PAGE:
Triple selection machines have had some success in office settings, where the target customers are adults. An advantage of triple selection machines over stands with separate heads is that they are quicker to service because one key opens the whole machine. Most triple selection machines have a spill tray, which can help prevent store owners from becoming annoyed at having to sweep up spilled candy. A disadvantage is that the presentation area is smaller than with a globe or panel head, and customers can not see all products from all angles. In addition, three choices of candy are not always necessary, and may result in spoilage if one product moves slowly.


A bulk candy vendor must be willing to act as a salesman in order to persuade businesses to allow locations of machines. Since managers are busy, he must be able to state his case concisely and close the sale effectively. Even experienced vendors often report a high rejection rate, on the order of 9 out of 10. Many operators donate a percentage of the profits to charity so that locations will allow them to place the machines for free; others pay the location a commission.

A bulk candy vendor is constantly having to seek new locations as accounts turn over. A company's regional manager may visit a branch, for instance, and decide he doesn't like the bulk candy machine. Or a competing operator may offer the owner a better commission. The prime locations are fiercely fought over, and operators may need to pay as much as 50% to the store owner in order to keep a high volume location. It usually takes about 300 locations for an operator to live solely on bulk cand profits.

The best bulk vending machine locations that are usually profitable include the following:

long hours of operation businesses especially diners

large numbers of customers who will pass by a busy retail store

people waiting for a business to complete something like an oil change place

lots of children in a recreation center

hungry people in a restaurant

people in a laudromat usually have extra coins for vending machines

no other bulk machines at the location

people working at a job, who may not be able to leave to get food


Many vendors began operating a small route as a sideline to a full time professional job, and found it profitable enough that they went into vending full time. Vendors often say that they enjoy the flexibility afforded by not needing to work 9-5. The majority of bulk vending companies are small, one person operations, but some have expanded, hired additional employees, and become sizeable businesses.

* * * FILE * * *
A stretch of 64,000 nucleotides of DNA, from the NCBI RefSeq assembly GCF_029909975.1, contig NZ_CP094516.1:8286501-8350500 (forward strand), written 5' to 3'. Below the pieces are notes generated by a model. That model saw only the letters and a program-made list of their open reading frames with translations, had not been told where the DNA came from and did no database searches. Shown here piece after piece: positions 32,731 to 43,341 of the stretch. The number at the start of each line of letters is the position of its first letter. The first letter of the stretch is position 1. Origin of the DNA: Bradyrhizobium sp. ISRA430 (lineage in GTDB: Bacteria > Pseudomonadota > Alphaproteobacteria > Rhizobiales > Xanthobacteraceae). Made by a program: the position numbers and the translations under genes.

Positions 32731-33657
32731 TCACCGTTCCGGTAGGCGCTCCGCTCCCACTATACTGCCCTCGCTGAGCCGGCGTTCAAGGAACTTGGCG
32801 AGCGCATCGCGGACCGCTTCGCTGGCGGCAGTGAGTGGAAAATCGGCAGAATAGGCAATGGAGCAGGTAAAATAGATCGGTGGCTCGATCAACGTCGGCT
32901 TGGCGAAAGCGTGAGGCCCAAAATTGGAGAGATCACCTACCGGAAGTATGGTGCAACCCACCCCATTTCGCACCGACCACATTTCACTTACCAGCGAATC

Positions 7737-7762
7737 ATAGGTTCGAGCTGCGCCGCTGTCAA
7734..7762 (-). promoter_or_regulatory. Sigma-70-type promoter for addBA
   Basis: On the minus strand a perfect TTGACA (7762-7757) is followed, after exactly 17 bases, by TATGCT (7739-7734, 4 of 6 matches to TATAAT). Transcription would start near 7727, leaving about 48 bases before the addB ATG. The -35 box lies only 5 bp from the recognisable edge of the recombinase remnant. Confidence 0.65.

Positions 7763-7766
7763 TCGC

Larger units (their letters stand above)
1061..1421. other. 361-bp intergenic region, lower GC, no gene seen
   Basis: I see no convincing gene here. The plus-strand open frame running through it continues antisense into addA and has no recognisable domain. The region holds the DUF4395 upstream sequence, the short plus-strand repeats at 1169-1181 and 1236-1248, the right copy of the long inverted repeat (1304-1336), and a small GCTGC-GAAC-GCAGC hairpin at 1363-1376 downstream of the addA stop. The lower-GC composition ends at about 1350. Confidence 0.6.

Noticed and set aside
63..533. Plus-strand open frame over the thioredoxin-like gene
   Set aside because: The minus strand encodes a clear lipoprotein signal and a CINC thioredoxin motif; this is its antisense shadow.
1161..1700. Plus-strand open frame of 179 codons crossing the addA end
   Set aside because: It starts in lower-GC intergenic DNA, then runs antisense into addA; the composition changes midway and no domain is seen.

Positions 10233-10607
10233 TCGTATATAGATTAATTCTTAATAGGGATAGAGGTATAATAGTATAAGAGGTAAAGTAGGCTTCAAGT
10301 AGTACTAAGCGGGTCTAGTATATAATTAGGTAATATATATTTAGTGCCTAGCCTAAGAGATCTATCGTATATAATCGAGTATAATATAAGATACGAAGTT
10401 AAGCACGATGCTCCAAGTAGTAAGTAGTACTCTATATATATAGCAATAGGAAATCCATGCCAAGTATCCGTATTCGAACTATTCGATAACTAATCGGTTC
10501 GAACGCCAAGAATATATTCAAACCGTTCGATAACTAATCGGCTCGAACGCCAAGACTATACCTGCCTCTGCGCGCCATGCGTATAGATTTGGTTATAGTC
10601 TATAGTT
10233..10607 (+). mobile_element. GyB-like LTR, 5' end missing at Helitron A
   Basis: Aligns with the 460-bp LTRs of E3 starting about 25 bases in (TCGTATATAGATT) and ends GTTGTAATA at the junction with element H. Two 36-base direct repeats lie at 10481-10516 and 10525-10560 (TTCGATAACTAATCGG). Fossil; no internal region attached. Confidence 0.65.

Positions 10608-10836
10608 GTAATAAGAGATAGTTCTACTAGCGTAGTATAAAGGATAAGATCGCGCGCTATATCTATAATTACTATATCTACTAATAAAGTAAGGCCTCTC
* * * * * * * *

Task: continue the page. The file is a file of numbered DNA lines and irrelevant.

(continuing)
Vendors generally report that about 1-4% of their machines disappear annually, a problem exacerbated by the fact that machines are usually located close to store entrances, where they are easy to steal. Locations inside existing businesses can be in peril if the business goes bankrupt or evicted from rented premises. machines have been known to be seized or liquidated by the host businesses' creditors, before the rightful owner has a chance to retrieve them.


Many of the business opportunities still in existence operate on the margins of legality, escaping liability through carefully worded contracts that make it difficult for customers to cash in on money back guaranties. State and federal government agencies have issued statements warning of business opportunity scams in the bulk vending industry.

The FTC website lists complaints filed by the U.S. government against scores of vending business opportunities. many of them, remain in business and have huge advertising budgets. The high profit margins these companies earn from selling overpriced equipment enables them to pay the fines and continue operating.


Vendors have a wide variety of machines to choose from. The selection of a machine is important because it can impact sale, time spent servicing the machine, willingness of locations to allow placement of the machine, and a variety of other factors affecting overall profits. Just like a car, once a vending machine is placed in service, its resale value drops dramatically. This is especially true for machines that were overpriced to begin with.

Ligeri Vending ( is generally regarded in the vending community as a company that sells high quality bulk vending machines. Lou Ligeri, owner of Ligeri Vending helps people decide for themselves if the vending business is the right business for them. Mr. Ligeri feels that it is important to give his customers a FREE CONSULTATION about the pros and cons of the vending industry before just trying to sell the customer a blue sky story about how much money they are going to make with little or no effort. is available for all your vending needs. Ligeri Vending sells all types of vending machines worldwide, locates machines anywhere in the USA , Canada, and parts of Europe, provides a vending consulting service, and gives ongoing support to their customers.